Tuesday, 16 July 2013

Poland Court Bans Kosher, Halal Meat. Well done Poland !

WARSAW—Polish lawmakers Friday rejected government-drafted legislation that sought to allow the ritual slaughter of livestock, despite protests from religious groups and concerns about damage to the country's meat industry.

In ritual slaughter, used in the production of kosher and halal meat, animals are bled to death with no prior stunning. Poland's animal protection laws dictate that slaughterhouses stun animals before killing them.

Associated Press

Farmers this week urged an end to a ban on ritual livestock slaughter.

An exception to the rule was in place until January, when it was invalidated as a result of a ruling by the country's constitutional court.

The ensuing ban triggered a nationwide discussion pitting animal-rights advocates, who see the method as cruel, against the government, which said jobs and profit in the meat industry were at stake. It drafted legislation legalizing the practice again.

Hundreds of people on both sides of the dispute protested in front of Parliament and government buildings this week. Farmers brought a life-size plastic cow to the headquarters of the opposition conservative Law and Justice party, whose leader, Jaroslaw Kaczynski, said he would vote against the government's proposal. Animal rights groups demanded the ban be upheld.

On Friday, a group of lawmakers from the ruling camp voted with the opposition to kill the bill, in a blow to Prime Minister Donald Tusk.

Michael Schudrich, Poland's chief rabbi, sharply criticized the vote as an infringement on "the basic rights of the country's Jewish and Muslim populations, which will henceforth be forced to either buy more expensive imported meat, or endorse an enforced vegetarianism."

He also noted that hunting for sport, in which animals also suffer, remains legal. "The right to this pleasure is now, in the Polish legal system, ranked higher than the basic religious freedoms of two non-Christian confessions," he said.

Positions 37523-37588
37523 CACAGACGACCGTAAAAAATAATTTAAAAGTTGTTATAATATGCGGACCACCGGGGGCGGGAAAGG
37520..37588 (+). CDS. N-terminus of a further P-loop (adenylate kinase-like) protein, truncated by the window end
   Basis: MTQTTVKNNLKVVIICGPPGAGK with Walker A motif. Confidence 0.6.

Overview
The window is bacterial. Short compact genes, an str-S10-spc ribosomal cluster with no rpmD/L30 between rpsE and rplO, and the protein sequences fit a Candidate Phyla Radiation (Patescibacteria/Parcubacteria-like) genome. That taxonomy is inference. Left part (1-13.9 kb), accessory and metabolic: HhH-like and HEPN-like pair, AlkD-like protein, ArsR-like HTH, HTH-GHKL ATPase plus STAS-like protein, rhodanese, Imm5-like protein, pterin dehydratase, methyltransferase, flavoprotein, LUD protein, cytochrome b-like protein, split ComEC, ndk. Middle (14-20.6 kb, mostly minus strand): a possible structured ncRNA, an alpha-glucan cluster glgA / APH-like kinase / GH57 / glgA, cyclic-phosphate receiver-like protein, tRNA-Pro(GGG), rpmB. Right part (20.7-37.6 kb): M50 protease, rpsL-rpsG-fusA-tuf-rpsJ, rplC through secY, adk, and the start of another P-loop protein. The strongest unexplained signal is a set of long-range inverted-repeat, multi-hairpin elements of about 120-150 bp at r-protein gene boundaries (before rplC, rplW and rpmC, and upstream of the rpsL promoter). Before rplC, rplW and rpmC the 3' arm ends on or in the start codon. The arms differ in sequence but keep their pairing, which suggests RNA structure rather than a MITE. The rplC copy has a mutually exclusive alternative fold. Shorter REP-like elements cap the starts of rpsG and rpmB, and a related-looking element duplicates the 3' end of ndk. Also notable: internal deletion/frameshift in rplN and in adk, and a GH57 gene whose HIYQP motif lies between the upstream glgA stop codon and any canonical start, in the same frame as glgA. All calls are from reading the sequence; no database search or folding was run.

Piotr Kadlcik, head of the Union of Jewish Communities of Poland, said the lawmakers were driven by populism and superstitions, while the Conference of European Rabbis said it was a sad day for Polish and European Jews.

Poland had the largest Jewish community in Europe before the invasion by Germany in 1939, which sparked World War II and led to the construction of Nazi death camps on German-occupied territory. Only about 8,000 people declared they were Jewish in the national census in 2011.

Despite the criticism, the government has no plans to try again to overturn the ban, even though it will cost the meat industry several hundred million dollars in lost revenue a year, Prime Minister Tusk said.

"After the vote my mind was sad but my heart rejoiced," he said, acknowledging concerns about the inhumane treatment of animals.

Associations of farmers have said leaving the ritual slaughter ban in place will lead to the loss of some 6,000 jobs in the meat industry.

Exports to Muslim countries and to Israel, major destinations for Polish halal and kosher meat, dropped by 70% this year as a result of the ban, Agriculture Minister Stanislaw Kalemba said Friday in Parliament.

The matter will likely be revisited by the courts. A local court in northeastern Poland has asked the Constitutional Tribunal to rule on whether the ban violates freedom of religion.


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